Last Updated on January 22, 2023
No, Iron Man didn’t find religion.
What Is a Holy Avenger in DnD 5e?
The Holy Avenger is an artifact level magic sword that grants you a +3 to attack, and damage rolls, and an additional 2d10 radiant damage against fiends and undead.
In addition, all allies within 10 feet of you have advantage on saving throws against magic. If you have 17 levels in paladin, this range increases 30 feet.
The Holy Avenger is a classic weapon that has been around Dungeons and Dragons since 2nd edition. It is, and always has been, the hope and dream of every stereotypical Paladin to wield one.
And for good reason! This thing is a beast against evil magical creatures.
Whether you are going for a jaunt in Avernus or a quick hike into the Tomb of Annihilation, liches, devils, demons, and their minions will not want to mess with the wielder of this sword.
The Holy Avenger in Dungeons and Dragons 5th Edition
The Holy Avenger
Weapon (any sword), legendary (requires attunement by a Paladin)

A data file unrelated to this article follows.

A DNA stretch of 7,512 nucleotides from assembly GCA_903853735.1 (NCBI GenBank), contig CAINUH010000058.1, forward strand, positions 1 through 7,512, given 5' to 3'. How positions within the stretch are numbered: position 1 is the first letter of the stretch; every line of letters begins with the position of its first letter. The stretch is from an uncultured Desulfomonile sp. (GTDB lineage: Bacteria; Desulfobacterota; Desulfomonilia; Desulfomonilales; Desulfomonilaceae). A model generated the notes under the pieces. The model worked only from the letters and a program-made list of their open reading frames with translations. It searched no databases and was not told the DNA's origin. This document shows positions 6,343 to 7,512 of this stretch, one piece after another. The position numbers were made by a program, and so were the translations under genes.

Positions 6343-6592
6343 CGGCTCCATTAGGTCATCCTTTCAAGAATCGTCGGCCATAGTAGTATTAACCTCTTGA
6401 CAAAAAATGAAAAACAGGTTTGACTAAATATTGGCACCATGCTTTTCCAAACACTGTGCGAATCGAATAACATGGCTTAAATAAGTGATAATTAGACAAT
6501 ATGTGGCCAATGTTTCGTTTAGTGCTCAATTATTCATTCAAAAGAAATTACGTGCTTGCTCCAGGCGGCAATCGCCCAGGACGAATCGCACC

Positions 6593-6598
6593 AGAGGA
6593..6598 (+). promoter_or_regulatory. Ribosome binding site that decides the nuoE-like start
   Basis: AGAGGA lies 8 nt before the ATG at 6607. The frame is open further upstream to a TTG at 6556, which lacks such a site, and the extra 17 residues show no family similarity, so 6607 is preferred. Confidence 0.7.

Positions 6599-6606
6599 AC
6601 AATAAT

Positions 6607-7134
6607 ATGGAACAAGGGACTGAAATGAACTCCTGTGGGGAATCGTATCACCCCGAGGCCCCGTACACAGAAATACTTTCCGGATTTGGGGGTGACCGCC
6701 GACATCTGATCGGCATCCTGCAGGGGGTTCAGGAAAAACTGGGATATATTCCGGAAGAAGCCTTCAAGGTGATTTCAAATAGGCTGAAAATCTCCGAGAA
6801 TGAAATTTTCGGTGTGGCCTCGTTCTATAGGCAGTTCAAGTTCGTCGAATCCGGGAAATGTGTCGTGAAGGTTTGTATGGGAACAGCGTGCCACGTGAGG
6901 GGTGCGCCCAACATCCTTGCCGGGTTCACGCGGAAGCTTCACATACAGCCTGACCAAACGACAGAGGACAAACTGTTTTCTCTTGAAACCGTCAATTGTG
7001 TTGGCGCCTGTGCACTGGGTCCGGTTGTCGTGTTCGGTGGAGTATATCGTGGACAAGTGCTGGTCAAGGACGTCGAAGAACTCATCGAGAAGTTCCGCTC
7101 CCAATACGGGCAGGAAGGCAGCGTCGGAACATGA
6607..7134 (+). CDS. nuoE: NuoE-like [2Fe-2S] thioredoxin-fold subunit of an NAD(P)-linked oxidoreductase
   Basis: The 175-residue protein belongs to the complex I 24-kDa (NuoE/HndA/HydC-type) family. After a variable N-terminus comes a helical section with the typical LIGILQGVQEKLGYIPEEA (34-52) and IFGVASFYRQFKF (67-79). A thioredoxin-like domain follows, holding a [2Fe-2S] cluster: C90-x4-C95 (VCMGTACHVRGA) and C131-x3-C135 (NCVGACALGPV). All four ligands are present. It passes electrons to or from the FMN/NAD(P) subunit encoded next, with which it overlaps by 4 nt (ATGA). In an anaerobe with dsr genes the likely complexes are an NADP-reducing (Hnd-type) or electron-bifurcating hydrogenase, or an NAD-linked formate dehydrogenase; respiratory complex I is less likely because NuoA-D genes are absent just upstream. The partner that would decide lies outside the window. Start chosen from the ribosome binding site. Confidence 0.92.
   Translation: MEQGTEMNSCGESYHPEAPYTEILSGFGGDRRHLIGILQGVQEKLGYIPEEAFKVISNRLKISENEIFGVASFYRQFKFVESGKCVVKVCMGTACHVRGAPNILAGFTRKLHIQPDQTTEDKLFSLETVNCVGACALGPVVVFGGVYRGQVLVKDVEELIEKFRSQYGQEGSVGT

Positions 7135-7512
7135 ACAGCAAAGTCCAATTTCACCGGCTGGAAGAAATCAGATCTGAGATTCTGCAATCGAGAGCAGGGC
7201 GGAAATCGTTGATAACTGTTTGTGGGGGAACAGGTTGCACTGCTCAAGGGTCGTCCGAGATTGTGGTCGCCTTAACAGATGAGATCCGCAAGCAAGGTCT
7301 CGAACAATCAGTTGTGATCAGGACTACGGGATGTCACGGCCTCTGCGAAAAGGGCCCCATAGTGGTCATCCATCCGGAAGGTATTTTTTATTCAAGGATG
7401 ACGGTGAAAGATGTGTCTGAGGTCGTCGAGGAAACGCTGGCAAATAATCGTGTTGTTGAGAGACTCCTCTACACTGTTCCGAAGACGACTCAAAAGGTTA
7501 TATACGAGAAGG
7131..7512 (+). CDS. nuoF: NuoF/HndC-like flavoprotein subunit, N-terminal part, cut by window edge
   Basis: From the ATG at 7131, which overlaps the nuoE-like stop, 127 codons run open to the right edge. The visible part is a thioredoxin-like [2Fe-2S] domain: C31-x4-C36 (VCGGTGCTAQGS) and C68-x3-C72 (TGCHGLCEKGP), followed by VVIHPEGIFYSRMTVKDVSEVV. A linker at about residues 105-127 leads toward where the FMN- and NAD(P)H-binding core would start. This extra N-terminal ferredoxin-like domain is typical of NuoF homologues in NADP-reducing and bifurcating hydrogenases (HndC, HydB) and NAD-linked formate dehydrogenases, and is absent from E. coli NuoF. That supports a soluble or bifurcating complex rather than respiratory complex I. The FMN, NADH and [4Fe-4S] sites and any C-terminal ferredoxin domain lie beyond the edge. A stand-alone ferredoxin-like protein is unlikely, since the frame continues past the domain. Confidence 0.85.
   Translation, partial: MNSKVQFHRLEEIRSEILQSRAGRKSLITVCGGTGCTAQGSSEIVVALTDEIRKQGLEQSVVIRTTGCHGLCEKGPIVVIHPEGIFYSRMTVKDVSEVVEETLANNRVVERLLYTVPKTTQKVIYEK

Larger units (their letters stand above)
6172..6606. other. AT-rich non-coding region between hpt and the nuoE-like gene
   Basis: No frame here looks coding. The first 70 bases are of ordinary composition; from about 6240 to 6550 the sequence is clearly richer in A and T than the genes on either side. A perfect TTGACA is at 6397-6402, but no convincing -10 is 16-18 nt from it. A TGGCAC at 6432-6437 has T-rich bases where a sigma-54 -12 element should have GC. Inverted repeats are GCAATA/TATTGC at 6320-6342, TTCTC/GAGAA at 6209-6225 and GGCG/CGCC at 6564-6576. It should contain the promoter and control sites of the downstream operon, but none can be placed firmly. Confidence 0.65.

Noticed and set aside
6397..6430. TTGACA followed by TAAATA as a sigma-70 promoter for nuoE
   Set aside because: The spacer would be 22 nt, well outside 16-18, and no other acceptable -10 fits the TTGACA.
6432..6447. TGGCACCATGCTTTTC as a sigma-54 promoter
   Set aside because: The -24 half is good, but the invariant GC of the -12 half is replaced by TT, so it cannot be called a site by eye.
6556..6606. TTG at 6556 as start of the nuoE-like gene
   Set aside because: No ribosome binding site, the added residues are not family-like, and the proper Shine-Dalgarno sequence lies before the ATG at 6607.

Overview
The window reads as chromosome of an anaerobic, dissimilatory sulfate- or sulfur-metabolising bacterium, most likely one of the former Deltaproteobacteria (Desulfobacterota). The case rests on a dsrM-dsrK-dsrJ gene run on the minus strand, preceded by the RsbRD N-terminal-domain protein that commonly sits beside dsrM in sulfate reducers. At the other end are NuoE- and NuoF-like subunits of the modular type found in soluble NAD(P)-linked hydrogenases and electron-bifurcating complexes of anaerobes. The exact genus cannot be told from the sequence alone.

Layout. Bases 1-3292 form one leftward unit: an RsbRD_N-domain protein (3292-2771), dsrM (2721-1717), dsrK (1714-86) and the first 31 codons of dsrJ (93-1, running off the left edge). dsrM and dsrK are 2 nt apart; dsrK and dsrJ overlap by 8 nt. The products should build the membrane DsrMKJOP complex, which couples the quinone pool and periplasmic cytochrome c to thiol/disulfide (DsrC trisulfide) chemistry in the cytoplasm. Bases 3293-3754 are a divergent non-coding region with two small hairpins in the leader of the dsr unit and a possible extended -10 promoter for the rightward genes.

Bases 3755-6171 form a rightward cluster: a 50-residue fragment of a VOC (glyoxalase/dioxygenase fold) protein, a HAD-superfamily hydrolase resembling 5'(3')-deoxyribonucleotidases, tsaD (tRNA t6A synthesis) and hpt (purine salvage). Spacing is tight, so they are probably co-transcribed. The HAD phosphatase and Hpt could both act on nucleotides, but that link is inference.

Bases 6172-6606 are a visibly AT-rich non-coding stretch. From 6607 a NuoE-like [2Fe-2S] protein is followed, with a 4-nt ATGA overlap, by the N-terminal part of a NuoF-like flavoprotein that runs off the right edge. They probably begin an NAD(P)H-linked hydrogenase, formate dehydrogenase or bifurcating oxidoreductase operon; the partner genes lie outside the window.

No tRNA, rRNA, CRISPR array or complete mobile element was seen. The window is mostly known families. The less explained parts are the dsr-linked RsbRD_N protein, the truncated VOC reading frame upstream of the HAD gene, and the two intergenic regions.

You gain a +3 bonus to attack and damage rolls made with this magic weapon. When you hit a fiend or an undead with it, that creature takes an extra 2d10 radiant damage.
While you hold the drawn sword, it creates an aura in a 10-foot radius around you.
You and all creatures friendly to you in the aura have advantage on saving throws against spells and other magical effects.
From the Basic Rules, page 174
Right away we see that this is an attribute that can be put onto any sword, which means the base weapon maintains its original characteristics, such as finesse, versatile, two-handed, etc. depending on what type of sword you use.
The +3 to attack and damage is in addition to your normal bonuses, and the extra 2d10 radiant damage is added to the normal damage die of your chosen weapon.
Refer to the chart to determine your damage. Start with the sword type and add the values to the left.
This leads to some hefty damage dice.
The versatility means that no matter your melee style, you can have a Holy Avenger in Dungeons and Dragons 5e.
Unless you… have a problem with swords…? That’s okay, we here at the Citadel hate being told what we can and can’t do, so below we’ve got some nifty ideas for Holy Avenger users (Holy Avengers?)